Skip to main content

Stories of NF: Kelly R.

By March 14, 2017February 28th, 2024NF1, Story of NF

I remember the day I couldn’t see out of my left eye. I became obsessed with waving my hand in front of my face, searching for the sweet spot where I could make it disappear. Earlier that year I suffered through a bout of Idiopathic Uveitis. Believing it had returned, I went to the ER expecting to be given a script for steroid eye drops and then be on my way. Wrong! I was told that my optic nerve was swollen and apparently that’s a big deal; I was admitted.

An MRI, CT scan, spinal tap (try to never need one), and blood work, yielded no answers; I didn’t even get eye drops! What I did get was a neurologist. While he had no clue as to why my optic nerve was swollen, he found something of interest on my MRI: a tumor on my trigeminal nerve. He wasn’t overly concerned, the tumor was small (size of a pea) and I showed no signs of motor difficulties (thankfully he didn’t ask me to do a cartwheel). He casually mentioned neurofibromatosis 1 (NF1) as a possible reason for the tumor. I had never heard of it and he didn’t explain it very well. This being 1994, I looked it up in our old Encyclopedia Britannica. I remember reading the serious sounding description. I thought, “Really, they think I have that!?”

Diagnosing NF1 relies on strict physical criteria and while I did not meet all of the criteria to receive a diagnosis; I had enough that it couldn’t be ruled out. I was 29. About a year later I moved. I found a new neurologist and while he knew of NF1 (which is amazing in of itself), he poo-poo’ed the possibility. His take: even if I did have NF1, it was such a mild case that a diagnosis wouldn’t change how he was treating me. I went along with his thinking and put NF1 on the back burner.

Fast-forward eight years: I found an NF clinic at Johns Hopkins Hospital in Baltimore. After a thorough review of my history and a detailed physical exam, no one in the clinic felt confident enough to give a yes or no. I couldn’t believe it!

Two years later, my geneticist informed me that the lab at University of Alabama had a very reliable genetic blood test for NF1; she said it would be perfect for a difficult to diagnosis case like mine. On September 22, 2005, at the age of 40, I received my official diagnosis of NF1, 11 years after it was first suspected. I wasn’t surprised; I was relieved. I thought, “Yes! Finally, we are done playing around, no more maybes.”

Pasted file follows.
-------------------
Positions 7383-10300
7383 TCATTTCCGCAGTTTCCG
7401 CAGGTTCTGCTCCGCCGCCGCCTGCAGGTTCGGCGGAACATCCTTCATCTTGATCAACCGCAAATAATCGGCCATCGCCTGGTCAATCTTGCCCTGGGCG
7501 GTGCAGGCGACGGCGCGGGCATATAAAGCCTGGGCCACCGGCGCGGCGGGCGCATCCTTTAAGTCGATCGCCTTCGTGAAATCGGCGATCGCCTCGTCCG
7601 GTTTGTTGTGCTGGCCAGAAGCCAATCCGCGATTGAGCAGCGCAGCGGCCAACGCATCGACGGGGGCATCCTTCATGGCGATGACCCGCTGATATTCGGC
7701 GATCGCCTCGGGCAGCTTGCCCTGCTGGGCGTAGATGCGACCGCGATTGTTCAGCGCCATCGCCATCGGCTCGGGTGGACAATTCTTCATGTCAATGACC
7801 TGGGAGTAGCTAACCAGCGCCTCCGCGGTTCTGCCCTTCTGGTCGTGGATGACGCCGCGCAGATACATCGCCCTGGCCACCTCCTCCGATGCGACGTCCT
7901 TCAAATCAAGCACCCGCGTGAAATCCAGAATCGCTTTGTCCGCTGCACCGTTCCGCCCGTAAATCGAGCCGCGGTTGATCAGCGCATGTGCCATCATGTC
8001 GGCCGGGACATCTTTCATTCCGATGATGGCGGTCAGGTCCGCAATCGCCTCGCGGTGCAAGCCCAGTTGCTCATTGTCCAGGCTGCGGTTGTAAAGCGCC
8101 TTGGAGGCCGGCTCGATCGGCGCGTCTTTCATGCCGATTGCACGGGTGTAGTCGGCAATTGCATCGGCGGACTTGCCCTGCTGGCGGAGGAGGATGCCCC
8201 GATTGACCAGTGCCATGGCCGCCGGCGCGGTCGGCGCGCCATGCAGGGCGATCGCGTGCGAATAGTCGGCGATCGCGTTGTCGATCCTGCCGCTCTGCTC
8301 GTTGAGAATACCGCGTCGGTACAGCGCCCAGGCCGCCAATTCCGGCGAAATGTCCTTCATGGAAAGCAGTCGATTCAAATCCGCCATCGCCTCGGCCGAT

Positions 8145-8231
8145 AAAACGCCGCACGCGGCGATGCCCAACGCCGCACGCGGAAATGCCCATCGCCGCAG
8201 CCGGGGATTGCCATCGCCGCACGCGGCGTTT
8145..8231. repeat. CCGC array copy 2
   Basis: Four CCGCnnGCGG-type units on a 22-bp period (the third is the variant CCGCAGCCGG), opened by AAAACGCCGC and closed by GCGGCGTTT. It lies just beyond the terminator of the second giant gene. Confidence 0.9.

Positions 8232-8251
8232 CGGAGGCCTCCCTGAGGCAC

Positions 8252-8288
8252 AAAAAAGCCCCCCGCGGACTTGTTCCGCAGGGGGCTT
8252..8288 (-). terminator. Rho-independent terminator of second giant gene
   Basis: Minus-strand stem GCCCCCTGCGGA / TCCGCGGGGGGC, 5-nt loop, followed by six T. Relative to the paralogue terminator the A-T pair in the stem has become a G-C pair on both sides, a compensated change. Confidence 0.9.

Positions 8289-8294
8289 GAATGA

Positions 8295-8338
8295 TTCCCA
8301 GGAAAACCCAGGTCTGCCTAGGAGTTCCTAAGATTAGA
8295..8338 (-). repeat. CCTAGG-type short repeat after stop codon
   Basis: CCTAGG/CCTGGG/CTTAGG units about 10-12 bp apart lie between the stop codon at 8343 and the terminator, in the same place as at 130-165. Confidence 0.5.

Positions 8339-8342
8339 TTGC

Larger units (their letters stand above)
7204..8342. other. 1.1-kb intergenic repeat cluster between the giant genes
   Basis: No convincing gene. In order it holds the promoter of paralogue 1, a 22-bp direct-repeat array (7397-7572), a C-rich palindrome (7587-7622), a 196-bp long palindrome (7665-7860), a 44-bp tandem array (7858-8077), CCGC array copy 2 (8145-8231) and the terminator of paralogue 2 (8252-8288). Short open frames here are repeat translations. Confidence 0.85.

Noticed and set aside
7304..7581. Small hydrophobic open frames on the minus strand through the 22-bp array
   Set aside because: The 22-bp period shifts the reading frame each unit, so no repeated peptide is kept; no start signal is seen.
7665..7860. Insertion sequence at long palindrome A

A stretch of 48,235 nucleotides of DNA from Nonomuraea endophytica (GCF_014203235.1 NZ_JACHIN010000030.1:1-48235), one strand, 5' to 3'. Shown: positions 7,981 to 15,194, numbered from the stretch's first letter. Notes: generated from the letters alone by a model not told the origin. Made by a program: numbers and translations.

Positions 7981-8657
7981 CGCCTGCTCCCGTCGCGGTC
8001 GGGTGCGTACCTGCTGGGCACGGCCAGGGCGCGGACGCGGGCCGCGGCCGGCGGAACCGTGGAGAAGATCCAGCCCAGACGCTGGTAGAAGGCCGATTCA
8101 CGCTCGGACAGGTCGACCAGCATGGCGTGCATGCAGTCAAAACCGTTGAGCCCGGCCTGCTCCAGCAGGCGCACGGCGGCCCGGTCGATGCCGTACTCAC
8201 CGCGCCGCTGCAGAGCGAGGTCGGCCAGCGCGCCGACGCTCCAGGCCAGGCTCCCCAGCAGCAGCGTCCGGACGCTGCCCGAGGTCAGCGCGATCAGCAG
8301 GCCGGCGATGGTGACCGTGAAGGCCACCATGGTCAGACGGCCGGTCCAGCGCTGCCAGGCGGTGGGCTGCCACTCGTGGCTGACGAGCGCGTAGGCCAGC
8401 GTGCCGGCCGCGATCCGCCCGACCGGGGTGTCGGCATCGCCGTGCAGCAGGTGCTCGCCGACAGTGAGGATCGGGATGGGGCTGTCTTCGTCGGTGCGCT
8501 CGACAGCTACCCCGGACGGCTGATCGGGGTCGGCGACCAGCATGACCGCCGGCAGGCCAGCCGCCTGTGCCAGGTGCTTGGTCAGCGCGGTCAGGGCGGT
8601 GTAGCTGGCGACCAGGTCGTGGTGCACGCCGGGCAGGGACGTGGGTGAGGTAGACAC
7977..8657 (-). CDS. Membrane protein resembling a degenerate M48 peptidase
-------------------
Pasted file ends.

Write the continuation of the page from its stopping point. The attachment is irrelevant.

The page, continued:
In 1999 I had to have surgery to remove a cyst from my brain tumor. Surgery was eight hours long. The day after the surgery, I could not move my right leg at all! Anyone else might have been freaking out at this point but not me. My surgeon was very confident that I would regain the use of my leg with physical therapy and I placed my total trust in him.

At the ripe old age of 33, I was going to have to learn to walk again. Aggressive physical therapy was started and at first the therapist moved my leg for me. Gradually I was able to move the leg myself but I still needed assistance to walk. After eight long days, I was discharged from the hospital and sent to a rehabilitation facility. Two weeks later, I walked out of the rehab facility with the assistance of a cane and a leg brace.

I embraced my new lease on life and started exercising regularly; I finished my Bachelor’s degree. I had a job that I enjoyed. But my world would be turned upside down again in 2002 when I received a diagnosis of Crohn’s disease. Currently I experience extreme fatigue and at times I struggle just to keep up with household chores. With medication and diet changes, I’m happy to report that I have been in remission since 2009.

The lumps make me self-conscious. I chose not to have children. Walking and maintaining my balance is a struggle sometimes. I do my best to not dwell on those things. I have found strength in writing. I have had articles published by a website called “The Mighty” and by the Center for mind Body Medicine. It is very empowering for me to see my stories in print. I would love to write a book some day.





Hobby Cooking

Favorite motto The process is the goal

Superpower Invisibility